Each homeowner’s insurance policy differs, depending on the amount of coverage and the insurance company. In the typical homeowner’s insurance policy, fires caused by accidents or basic negligence are covered. Intentional fires are not. It’s a no brainer that homeowners purchase insurance to cover the accidents in their home. However, in some policies, negligence isn’t always covered. In those instances, insurers offer a high premium for negligence coverage.
California law mandates the minimum content of a fire insurance policy. Under California Insurance Code § 2071, insurers are free to provide more generous coverage, but they cannot provide coverage that is not at least substantially equivalent to the statutory policy. The California statutory fire policy does not contain an intentional acts exclusion. Rather, intentional acts are excluded by operation of California Insurance Code § 533, which is an implied exclusion in all California insurance policies. That statute provides: "An insurer is not liable for a loss caused by the willful act of the insured; but he is not exonerated by the negligence of the insured, or of the insured’s agents or others."
In November 2010, reality TV star Kat Von D (Katherine von Drachenberg), of the television show "LA Ink," suffered a huge loss when her leased Los Angeles Hollywood Hills home burned down, leaving the home essentially at a total loss. Her insurer, State Farm, paid $909,199, which apparently included coverage for both the personal and real property. Kat Von D was reported to have been on her book tour at the time of the fire.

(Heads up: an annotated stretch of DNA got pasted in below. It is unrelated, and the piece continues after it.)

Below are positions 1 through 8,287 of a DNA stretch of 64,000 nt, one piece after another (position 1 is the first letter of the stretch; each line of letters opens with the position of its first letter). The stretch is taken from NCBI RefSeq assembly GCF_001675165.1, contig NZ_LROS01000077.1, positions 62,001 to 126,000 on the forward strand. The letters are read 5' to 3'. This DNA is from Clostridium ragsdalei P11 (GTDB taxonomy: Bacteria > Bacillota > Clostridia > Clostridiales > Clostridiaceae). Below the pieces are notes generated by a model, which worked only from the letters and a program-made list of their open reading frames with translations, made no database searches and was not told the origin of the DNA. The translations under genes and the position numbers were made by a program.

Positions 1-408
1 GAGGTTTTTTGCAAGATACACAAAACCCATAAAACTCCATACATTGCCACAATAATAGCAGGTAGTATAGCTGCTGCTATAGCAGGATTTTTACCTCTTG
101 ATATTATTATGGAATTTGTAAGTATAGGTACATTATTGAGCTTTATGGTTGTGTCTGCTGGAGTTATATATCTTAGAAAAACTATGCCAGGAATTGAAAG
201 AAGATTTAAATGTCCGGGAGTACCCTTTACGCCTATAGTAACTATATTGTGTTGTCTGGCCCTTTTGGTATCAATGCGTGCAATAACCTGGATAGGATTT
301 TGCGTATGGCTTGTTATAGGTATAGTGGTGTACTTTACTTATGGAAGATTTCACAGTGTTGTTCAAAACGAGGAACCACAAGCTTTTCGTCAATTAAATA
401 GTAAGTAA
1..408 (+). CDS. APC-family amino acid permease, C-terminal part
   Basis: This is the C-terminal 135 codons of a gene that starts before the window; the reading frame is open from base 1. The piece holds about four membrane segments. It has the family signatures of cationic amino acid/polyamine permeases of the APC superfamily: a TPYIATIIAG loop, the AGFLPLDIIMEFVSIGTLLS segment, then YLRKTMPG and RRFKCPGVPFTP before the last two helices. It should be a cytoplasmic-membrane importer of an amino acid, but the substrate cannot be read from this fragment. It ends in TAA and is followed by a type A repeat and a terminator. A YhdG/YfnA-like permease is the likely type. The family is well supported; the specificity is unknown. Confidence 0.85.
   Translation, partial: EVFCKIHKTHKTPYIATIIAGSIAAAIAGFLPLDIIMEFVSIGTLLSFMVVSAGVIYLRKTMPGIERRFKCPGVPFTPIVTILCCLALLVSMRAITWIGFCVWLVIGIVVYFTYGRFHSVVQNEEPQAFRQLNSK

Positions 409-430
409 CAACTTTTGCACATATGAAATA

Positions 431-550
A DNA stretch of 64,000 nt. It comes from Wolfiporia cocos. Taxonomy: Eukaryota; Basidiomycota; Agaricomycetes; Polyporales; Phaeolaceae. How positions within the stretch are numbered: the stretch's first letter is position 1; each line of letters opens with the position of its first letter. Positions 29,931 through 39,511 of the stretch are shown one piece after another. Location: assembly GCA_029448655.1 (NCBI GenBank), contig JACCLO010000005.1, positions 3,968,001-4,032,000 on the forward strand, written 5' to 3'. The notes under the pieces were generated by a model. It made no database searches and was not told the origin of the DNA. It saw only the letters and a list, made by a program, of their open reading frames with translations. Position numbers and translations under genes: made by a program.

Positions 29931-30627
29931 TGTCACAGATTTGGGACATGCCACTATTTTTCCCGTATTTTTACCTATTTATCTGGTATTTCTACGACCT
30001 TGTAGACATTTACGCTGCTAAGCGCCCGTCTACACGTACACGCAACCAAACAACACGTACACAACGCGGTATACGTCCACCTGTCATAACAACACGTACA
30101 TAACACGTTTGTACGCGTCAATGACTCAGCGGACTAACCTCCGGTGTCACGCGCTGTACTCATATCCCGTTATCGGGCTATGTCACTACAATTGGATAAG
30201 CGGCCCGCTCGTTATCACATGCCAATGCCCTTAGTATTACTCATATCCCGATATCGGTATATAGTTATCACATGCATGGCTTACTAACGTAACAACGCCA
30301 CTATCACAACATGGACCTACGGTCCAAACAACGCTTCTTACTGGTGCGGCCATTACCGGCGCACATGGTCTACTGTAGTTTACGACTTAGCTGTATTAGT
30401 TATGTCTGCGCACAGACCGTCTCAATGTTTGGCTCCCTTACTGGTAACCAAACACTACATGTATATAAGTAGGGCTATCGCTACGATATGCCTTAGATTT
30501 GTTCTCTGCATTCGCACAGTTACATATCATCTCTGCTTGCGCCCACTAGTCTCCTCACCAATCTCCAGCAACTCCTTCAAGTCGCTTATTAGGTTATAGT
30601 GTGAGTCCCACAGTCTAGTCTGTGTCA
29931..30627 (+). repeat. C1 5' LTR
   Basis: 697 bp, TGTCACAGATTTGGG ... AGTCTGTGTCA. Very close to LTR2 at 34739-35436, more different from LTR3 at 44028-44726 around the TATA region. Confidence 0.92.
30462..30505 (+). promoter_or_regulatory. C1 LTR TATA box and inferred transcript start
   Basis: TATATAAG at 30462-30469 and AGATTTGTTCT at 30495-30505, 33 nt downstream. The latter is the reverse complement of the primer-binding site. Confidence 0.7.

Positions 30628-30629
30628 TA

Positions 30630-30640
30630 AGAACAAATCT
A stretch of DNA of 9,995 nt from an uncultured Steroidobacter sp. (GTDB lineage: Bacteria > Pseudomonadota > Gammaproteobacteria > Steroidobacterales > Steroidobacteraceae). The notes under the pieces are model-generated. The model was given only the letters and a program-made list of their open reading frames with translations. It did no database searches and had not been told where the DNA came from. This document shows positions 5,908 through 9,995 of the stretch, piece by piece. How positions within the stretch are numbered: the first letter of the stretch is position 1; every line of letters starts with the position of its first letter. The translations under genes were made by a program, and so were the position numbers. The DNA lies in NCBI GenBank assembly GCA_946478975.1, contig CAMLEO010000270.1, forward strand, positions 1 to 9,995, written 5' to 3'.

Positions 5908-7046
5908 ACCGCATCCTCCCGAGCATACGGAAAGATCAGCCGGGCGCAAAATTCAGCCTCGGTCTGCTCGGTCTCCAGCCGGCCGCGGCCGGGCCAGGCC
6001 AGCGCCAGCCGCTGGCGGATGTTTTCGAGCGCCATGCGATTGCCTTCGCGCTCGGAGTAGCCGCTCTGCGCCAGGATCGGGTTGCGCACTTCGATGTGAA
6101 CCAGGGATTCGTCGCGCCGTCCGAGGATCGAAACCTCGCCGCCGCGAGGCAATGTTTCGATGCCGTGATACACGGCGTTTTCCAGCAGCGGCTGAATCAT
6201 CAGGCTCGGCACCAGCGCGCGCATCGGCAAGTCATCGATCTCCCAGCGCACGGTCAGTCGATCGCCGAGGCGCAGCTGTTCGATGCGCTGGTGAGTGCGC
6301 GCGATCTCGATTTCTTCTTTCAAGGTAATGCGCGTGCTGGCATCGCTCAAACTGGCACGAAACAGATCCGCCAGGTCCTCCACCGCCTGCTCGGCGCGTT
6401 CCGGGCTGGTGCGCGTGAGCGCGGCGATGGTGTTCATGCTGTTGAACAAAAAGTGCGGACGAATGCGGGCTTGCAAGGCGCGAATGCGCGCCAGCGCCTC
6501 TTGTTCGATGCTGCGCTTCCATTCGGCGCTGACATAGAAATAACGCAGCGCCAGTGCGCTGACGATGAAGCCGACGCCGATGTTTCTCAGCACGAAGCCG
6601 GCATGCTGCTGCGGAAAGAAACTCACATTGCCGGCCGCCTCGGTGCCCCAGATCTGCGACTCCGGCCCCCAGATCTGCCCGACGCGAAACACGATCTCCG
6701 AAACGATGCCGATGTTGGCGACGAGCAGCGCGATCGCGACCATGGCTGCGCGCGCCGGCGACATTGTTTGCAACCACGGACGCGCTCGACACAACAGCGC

On May 29, 2012, State Farm filed suit against Kat Von D, seeking the recovery of the $909,199. State Farm believes Kat Von D was home at the time of the fire and lit the candles that caused the fire.
State Farm contends that, "Defendants (Ms. Von D) had a legal and contractual duty to not engage in any activity which would cause damage or peril to the premises or its contents," and further stated that she, "failed to use reasonable and ordinary care in the use of burning candles within the premises." State Farm contends that Ms. Von D, who was leasing the home, violated the insurance policy contract by failing to use due care and using the home for commercial purposes, even though the policy states that the coverage was for a personal residence. Under California law, if the insured violates the policy, the insurer may, in some instances, deny coverage.
As this case unfolds, the interpretation of California Insurance Code § 533 and an insured’s possible negligent act and alleged violations will bring a new twist on whether an insurer can pursue the insured after it pays a loss.